[vcf-midatlantic] batteries in computers (was: NeXTstation)
hjohnson at retrotechnology.info
Mon Dec 4 13:54:08 EST 2017
In regards to the possible battery in a NeXTstation. Also, this post is
appropriate to the discussion on "inventory".
> Check the large Panasonic lithium battery on the [NeXT] motherboard,
> like a Mac II, it will not boot with a dead battery.
> They are still produced and available from Mouser, the
> Mac cubes and the slabs use the same type of battery.
Caution: the lithium batteries used in various computers to keep
time-of-day running, and to retain other information (as in "Mac PRAM
battery"), have good odds of *leaking* and emitting hydrogen or other
gasses. The results are very, very damaging, and often not repairable.
Details: Any vintage Mac collector, and some owners, have had the horror
of opening their Mac and seeing several square inches of circuit-board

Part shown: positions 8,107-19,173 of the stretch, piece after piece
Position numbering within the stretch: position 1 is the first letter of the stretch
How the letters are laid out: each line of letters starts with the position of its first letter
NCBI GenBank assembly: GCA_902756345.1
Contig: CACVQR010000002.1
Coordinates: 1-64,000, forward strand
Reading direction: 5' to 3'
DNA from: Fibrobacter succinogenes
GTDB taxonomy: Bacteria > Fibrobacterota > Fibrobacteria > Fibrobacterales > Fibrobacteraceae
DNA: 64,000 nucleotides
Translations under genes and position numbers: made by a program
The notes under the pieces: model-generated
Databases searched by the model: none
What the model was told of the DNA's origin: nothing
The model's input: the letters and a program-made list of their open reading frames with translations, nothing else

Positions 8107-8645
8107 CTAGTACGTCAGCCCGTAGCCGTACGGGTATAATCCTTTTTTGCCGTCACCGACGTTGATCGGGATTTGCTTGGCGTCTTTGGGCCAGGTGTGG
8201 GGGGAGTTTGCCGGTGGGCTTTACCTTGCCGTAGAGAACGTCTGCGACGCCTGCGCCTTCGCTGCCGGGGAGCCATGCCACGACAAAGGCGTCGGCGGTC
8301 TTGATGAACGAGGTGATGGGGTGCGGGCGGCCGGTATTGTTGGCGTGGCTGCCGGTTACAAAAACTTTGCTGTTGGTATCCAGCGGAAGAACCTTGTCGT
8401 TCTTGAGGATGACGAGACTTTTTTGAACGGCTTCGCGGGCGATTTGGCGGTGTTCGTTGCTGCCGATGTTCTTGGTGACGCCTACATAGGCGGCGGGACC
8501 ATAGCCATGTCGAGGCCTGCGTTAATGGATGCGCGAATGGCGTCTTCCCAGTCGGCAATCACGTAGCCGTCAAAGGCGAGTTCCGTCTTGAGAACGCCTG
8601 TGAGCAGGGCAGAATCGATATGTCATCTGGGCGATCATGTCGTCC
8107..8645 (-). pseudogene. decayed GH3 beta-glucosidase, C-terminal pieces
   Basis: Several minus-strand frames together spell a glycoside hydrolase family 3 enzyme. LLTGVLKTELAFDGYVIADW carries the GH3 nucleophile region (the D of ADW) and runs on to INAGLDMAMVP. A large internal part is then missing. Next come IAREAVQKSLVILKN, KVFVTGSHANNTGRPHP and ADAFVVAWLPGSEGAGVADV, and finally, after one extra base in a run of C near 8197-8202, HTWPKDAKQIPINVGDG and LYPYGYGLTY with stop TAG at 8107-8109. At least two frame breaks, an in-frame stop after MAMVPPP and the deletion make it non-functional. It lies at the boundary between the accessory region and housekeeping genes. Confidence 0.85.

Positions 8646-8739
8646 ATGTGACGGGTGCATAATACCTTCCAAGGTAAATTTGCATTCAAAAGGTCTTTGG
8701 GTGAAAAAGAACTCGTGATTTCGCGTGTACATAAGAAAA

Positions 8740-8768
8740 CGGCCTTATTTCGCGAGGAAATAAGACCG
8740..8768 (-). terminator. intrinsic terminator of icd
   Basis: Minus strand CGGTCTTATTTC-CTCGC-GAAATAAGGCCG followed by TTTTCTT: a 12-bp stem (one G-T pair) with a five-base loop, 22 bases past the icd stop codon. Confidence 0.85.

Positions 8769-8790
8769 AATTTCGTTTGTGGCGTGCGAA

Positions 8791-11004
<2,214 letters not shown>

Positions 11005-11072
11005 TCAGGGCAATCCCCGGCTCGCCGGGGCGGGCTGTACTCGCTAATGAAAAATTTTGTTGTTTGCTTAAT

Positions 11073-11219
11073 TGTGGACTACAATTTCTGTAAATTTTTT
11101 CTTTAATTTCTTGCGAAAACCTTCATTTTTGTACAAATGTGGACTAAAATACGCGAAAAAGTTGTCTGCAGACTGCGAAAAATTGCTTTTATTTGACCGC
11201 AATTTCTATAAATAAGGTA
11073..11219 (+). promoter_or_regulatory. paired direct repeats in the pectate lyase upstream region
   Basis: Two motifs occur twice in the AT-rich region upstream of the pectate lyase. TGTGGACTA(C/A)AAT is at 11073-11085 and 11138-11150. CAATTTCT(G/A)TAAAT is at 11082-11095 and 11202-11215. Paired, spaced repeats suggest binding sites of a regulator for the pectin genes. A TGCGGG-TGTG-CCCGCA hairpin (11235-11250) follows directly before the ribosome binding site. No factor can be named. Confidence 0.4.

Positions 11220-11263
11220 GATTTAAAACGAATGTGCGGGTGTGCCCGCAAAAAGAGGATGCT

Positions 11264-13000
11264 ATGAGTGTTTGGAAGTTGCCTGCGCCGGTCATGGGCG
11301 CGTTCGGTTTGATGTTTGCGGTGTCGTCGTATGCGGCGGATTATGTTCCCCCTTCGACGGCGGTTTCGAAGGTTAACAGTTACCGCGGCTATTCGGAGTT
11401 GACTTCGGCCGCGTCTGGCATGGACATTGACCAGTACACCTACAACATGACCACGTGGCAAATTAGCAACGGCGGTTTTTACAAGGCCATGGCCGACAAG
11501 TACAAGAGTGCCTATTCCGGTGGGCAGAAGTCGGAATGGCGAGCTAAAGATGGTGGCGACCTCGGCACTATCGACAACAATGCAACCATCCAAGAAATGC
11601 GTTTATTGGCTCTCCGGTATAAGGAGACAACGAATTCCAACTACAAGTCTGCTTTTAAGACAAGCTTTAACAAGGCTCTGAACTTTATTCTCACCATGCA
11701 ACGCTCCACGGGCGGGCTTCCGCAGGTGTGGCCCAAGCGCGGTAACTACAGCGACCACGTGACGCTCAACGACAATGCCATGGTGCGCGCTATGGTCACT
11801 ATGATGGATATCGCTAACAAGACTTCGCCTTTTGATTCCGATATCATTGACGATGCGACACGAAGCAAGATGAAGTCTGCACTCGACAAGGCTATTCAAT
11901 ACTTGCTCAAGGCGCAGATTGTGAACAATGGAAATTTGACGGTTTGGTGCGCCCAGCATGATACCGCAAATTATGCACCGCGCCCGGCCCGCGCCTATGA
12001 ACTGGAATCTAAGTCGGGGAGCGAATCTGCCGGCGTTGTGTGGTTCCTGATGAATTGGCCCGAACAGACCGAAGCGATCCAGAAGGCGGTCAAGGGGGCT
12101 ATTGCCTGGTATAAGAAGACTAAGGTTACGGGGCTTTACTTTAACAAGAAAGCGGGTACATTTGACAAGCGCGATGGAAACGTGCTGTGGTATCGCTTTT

covered in goo. And, adjacent metal surfaces covered in red rust - not
just discoloration, but deep rust. Components in the vicinity, have
rusted leads and through-holes on the PC boards. These are not repairable.
I'm sure there's pictures on the Web of such damage. I myself, checked
out several Macs recently, and found one so rusted by leakage, neither
case nor motherboard was salvageable.
The Mac Plus/128K/512K, has a large 4.5v battery, in a holder accessed
without disassembling the case. Leaving the battery in those units,
almost guarantees the battery-holder will green-rust and corrode. No
battery is needed to operate these oldest Macs.
Bottom line Suggestion:
While the VCF Museum is doing their inventory and cataloging, it may be
a good idea to inspect computers for these batteries *and remove those
batteries* if not wired in. I suppose a note can be added inside the
computer, to specify the kind of battery removed and where it was
connected if not obvious. If it's known the computer won't start without
a working battery, add that info to the note.
Comment to "this is too complicated, too much work, etc." This is the
cost of long-term ownership. The space and time taken by a computer,
will be lost if it it self-destructs and that's not discovered until
that computer is needed or accessed.
Herbert R. Johnson, New Jersey in the USA
http://www.retrotechnology.com OR .net
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